UPM Raflatac opens new slitting, distribution terminal in Moscow, Russia, to supply film, paper labelstock to Moscow region
September 28, 2011
– UPM Raflatac has opened a new slitting and distribution terminal in Moscow, Russia. The new terminal will supply the local labelling market with high-quality film and paper labelstock.
The terminal started operations in September and will serve customers in the Moscow region. This is Russia’s biggest labelstock market, where high demands are placed on quick delivery.
“Covering the number of customers in the Moscow region and providing the strictly required 24-hour delivery are obvious reasons for having a terminal close to Moscow,” says Dmitrij Strechin, Country Manager, Russia and Kazakhstan. “Moscow is a highly competitive area for both printers and suppliers of self-adhesive laminate, so operations need to be in accordance with very high quality and service standards.”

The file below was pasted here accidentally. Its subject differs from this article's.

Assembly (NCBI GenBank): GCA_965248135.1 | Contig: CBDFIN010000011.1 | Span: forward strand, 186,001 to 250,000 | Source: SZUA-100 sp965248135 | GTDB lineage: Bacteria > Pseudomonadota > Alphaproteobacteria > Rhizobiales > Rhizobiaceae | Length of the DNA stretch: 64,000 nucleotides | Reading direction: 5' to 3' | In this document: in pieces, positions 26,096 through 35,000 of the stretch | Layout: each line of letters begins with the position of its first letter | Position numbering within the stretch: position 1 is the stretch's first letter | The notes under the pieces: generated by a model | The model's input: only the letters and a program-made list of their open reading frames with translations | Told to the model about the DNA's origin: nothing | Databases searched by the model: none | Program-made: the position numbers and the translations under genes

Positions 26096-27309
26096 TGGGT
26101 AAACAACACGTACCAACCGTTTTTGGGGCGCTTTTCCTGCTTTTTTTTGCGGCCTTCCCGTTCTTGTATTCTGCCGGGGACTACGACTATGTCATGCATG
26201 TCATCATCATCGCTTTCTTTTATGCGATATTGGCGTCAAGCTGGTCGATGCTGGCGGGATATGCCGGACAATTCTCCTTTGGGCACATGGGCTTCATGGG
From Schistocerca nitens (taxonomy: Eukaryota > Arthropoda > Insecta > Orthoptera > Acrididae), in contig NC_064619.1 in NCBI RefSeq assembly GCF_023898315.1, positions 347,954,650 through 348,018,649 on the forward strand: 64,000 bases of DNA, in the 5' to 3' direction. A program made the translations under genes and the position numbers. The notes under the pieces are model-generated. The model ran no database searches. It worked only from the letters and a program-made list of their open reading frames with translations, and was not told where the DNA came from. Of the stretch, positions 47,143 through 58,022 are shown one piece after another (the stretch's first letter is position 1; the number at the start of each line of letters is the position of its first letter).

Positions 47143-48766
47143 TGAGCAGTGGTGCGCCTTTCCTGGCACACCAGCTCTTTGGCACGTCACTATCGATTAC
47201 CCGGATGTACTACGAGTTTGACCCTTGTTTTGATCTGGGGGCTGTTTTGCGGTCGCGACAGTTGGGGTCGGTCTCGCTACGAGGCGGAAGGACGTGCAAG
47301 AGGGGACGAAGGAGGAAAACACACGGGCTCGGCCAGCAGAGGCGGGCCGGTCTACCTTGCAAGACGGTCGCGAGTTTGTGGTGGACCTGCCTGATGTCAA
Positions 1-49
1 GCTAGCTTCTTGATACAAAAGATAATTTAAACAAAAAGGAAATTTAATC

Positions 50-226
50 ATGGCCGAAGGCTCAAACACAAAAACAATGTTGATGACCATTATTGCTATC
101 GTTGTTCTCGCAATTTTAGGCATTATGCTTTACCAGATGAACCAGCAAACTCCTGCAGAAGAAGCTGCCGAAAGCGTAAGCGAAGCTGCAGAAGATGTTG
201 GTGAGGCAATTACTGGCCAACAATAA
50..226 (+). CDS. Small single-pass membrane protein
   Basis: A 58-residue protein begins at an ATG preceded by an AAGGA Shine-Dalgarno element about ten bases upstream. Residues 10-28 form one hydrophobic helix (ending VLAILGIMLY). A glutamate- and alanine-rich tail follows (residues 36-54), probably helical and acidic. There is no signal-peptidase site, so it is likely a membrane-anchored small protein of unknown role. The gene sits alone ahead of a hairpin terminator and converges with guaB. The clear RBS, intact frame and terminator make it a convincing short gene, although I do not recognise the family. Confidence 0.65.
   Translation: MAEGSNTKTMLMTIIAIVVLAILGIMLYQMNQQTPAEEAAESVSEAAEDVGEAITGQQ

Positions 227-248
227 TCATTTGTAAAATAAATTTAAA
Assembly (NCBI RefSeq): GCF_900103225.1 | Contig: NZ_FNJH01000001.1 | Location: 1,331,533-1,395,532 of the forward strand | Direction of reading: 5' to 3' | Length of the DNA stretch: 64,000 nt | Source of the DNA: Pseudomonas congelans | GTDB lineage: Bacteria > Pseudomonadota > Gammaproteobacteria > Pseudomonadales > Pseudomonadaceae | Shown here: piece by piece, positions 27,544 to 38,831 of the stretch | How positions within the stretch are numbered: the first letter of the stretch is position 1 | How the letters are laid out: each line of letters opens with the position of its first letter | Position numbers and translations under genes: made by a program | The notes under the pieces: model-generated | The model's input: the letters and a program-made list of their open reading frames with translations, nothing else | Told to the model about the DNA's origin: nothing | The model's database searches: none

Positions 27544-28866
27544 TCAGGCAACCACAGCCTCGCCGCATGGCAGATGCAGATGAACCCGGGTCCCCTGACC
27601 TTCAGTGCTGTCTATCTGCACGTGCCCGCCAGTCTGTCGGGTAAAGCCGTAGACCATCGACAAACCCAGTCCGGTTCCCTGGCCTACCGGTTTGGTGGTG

The Moscow terminal complements UPM Raflatac’s service and logistics network in Russia, comprising a slitting and distribution terminal in St. Petersburg and sales offices in Moscow and St. Petersburg. UPM Raflatac is the only supplier in the industry with a direct distribution model in Russia. The new Moscow terminal further strengthens UPM Raflatac’s position in the Eastern European market: “This investment is well in line with our strategy to gradually grow our market share in Eastern Europe,” says Tapio Kolunsarka, Senior Vice President, UPM Raflatac EMEA.
This press release will be available in other languages under ‘News & Publications’ on our website: www.upmraflatac.com. Check also press kits UPM Raflatac and UPM in Russia.
About UPM Raflatac
UPM Raflatac, part of UPM’s Engineered Materials business group, is one of the world’s leading suppliers of self-adhesive label materials. UPM Raflatac has a global service network consisting of 12 factories on six continents and a broad network of sales offices and slitting and distribution terminals worldwide. UPM Raflatac employs 2,400 people and made sales of approximately EUR 1.1 billion (USD 1.5 billion) in 2010.